Forensics: Active Directory ACL investigation


A Couple of Sensitive Spots

Active Directory are full of delegated rights and permissions that grant privileges to security principals (User, Group Managed Service Account, Group and Computer Objects). Some permissions are more sensitive than others and should be kept only for privileged accounts such as for Tier 0 administrators (Read about the credential tier model and Securing Privileged Access here https://technet.microsoft.com/en-us/library/mt631194.aspx ) or equivalent. Which are these sensitive object in Active Directory? Well it depends on how your structure are designed and where you store your sensitive objects, but there are a couple of standard objects you should look at.

These are examples of locations to keep a good control of the Access Control Lists (ACL) on:

  • Domain Partition Node
  • Configuration Partition Node
  • Schema Partion Node
  • AdminSDHolder
  • DefaultSecurityDescriptors on objectClasses in the Schema Partition

Security issues

What kind of risks should we be looking for?

Attackers that try to maintain long-term persistence

If an attacker once gain high privileges, like let's say Domain Admin access, this individual would probably like to keep a backdoor open even after you thought you had removed the foothold for good. To do so the attacker could potentially adding a couple of access control entries for a rouge account and by doing so the attacker could regain all privileges when the attacker chooses to.

Applications/Service accounts delegated too much privilege

Often are service accounts granted privileges in Active Directory. It's crucial these permissions are delegated with the Principle of Least Privilege (PoLP) since these service accounts are usually a security issue already with it's exposure and it's probably never changed and maybe even known password. If someone would get hold of a service account it could be used to elevate privileges, steal credentials or even steal secrets from Active Directory.

Escalation of Privileges

During the lifetime of an AD there has probably been a lot of projects or applications that had requirements on who and what should been delegated permissions. There's a big chance that some of these AD delegations are not valid anymore and people has left their function or even the company, but still the delegated permissions have remained. This could potentially let a user to maintain high privileges or even do escalation of privileges.

How to spot the difference

If you ever have been browsing objects in Active Directory for permissions you know it could be quite hard to get a good overview, but there are some help to get. AD ACL Scanner is a PowerShell script that produce reports of access control lists (ACL) in Active Directory that would simplify the process of analyzing permissions. See this previous blog http://blogs.technet.com/b/pfesweplat/archive/2013/05/13/permissions-in-ad-lost-control.aspx.

What kind of permissions are more of a risk than others?

Here's a couple of permissions that you should watch out for (This is not a compete list):

  • Full Control on all objects
  • Create Child Objects
    • Create new user accounts, groups etc.
    • Create dynamic objects, objects with a Time-To-Live and will disappear when TTL is meet.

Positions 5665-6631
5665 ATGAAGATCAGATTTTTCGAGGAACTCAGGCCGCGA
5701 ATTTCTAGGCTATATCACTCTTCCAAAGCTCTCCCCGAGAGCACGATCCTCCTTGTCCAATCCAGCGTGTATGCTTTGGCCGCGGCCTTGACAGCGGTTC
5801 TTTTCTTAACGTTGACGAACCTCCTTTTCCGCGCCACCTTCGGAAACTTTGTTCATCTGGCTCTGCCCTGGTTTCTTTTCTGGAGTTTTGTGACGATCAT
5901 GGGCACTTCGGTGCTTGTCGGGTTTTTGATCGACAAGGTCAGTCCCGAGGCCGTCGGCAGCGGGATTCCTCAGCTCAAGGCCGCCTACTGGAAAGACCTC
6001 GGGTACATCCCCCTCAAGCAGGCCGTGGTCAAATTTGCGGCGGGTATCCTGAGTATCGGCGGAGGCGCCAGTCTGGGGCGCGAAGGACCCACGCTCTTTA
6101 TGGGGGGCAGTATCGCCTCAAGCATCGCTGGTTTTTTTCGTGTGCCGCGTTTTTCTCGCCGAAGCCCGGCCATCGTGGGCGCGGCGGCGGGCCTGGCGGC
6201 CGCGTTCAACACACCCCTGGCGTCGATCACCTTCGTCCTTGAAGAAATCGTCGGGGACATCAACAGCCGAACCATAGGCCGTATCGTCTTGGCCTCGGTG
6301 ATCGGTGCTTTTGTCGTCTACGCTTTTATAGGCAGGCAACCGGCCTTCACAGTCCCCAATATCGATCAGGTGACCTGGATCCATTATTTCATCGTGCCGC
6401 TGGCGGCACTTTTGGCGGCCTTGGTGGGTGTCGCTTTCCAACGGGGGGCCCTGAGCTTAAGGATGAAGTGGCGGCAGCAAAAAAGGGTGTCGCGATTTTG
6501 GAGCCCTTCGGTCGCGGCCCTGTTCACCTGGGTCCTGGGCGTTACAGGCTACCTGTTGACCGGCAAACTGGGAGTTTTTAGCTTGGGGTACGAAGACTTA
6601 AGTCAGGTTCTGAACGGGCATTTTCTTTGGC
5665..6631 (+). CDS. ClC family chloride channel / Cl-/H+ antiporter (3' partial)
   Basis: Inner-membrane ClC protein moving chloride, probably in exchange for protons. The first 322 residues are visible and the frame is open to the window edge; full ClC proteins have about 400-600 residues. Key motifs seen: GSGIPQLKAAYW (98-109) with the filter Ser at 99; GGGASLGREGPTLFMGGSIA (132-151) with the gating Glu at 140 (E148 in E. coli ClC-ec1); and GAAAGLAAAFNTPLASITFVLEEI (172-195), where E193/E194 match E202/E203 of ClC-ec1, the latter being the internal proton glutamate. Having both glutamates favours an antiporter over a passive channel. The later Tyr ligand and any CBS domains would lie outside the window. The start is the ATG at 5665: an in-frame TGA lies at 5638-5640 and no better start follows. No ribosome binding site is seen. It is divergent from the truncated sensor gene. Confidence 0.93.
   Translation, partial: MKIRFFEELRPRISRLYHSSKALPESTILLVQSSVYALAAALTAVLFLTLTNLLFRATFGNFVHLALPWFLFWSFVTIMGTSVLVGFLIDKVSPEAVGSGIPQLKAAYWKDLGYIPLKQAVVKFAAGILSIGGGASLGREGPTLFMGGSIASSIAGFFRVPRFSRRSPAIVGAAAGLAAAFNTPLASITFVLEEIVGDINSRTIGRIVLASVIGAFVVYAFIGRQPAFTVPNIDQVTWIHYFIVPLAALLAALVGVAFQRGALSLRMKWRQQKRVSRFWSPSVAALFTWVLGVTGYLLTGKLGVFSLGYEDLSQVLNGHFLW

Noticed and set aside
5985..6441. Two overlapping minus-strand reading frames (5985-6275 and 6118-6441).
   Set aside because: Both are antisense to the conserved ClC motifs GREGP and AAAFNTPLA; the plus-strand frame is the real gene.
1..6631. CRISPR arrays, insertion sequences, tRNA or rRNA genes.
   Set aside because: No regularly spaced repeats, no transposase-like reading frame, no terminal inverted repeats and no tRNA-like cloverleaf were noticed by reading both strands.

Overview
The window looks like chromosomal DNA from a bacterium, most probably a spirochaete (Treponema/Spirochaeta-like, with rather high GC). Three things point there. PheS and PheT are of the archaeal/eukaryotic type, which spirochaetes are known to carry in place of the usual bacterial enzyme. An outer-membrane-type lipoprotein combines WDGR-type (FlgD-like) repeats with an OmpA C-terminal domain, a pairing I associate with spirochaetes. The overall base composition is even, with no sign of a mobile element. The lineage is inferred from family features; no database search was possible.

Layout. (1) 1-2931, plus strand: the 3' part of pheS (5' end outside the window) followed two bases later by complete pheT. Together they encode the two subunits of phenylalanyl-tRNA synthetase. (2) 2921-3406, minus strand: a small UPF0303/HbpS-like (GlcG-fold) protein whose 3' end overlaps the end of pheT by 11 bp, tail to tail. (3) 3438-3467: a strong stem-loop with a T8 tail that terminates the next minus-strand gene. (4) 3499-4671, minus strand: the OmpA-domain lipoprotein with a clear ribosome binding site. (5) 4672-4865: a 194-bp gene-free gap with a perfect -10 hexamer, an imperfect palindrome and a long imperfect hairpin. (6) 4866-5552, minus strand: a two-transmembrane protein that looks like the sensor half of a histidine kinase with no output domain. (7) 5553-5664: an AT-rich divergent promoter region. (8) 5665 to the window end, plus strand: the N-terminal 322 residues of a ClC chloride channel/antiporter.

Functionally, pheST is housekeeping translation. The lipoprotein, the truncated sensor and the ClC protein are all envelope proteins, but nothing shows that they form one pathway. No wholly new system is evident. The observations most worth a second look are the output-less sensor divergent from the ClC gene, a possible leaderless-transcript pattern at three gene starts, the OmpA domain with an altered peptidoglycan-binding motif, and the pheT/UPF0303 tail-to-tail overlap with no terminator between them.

• All Extended Rights
    • Password Resets
    • Replicating Directory Changes All
    • Potential access to all confidential attributes.
  • Extended Right: Replicating Directory Changes All
    • This extended rights should ONLY be delegated to services that do password synchronization like the Azure AD Connect tool  or other services using DSgetNCChanges for password sync.
    • FIM/MIM does not need this permissions see: https://support.microsoft.com/en-us/kb/303972
  • Reset Passwords
  • Write Property to objects or sensitive attributes
    • Modify group memberships.
    • Write userPrinicpalName.
    • Write altSecIdentities
    • Write userCertificate
    • Write userAccountControl.
    • Write servicePrincipalName.
  • Write Public Information
    • Includes userPrincipalName.
  • Write Membership
    • Includes member and memberOf.
  • Write User Account Restrictions
    • Includes userAccountControl.
  • Write userPrincipalName
    • Access to modify the userPrincipalName could let someone with a valid smart card to logon as someone else by having the SubjAltName field of the smart to match another Active Directory user account.
  • Write userAccountControl
    • Allow blank password.
    • Downgrade Kerberos to DES only.
    • Enable/Disable accounts.
    • Store password using reversible encryption.
  • Write msDS-SupportedEncryptionTypes
    • Downgrade Kerberos encryption.
  • Write Permissions
    • Replace current permissions with new more relaxed or granting access to a malicious account.
  • Write servicePrincipalName
    • By adding a service principal name to an account an attacker  could potentially request a Kerberos TGS for the account and save the TGS to a file and perform offline TGS password cracking as long as RC4 Kerberos encryption is allowed.
  • Take Ownership
    • Take owner ship and then replace current permissions with new more relaxed or granting access to a malicious account.
  • Link Group Policy Object
    • Introduce new settings that would grant access or apply malicious code on the operating systems.

Compare the top nodes of each AD partition with the defaults

By comparing the top node of the Domain, Configuration, AdminSDHolder and Schema partition with the defaults it will make it much easier to identify permissions that are anomalous or suspicious.

So how can we differ the custom settings from the defaults?

With AD ACL Scanner you can run a comparison with a previous created CSV file (If you got one saved from when the domain was fresh 🙂 ) or download a template with AD ACL Scanner for default DACLs (discretionary access control list) for the version of domain controllers you are running

1. Run the script and press Connect to connect to your domain.

2. Select Enable Compare.

Fig. 1 Compare and download template

Fig. 1 Compare and download template

3. Download "Each NC root combined" for you highest version of operating system of your DC's and click Close.

Fig. 2. Download Links

Fig. 2. Download Links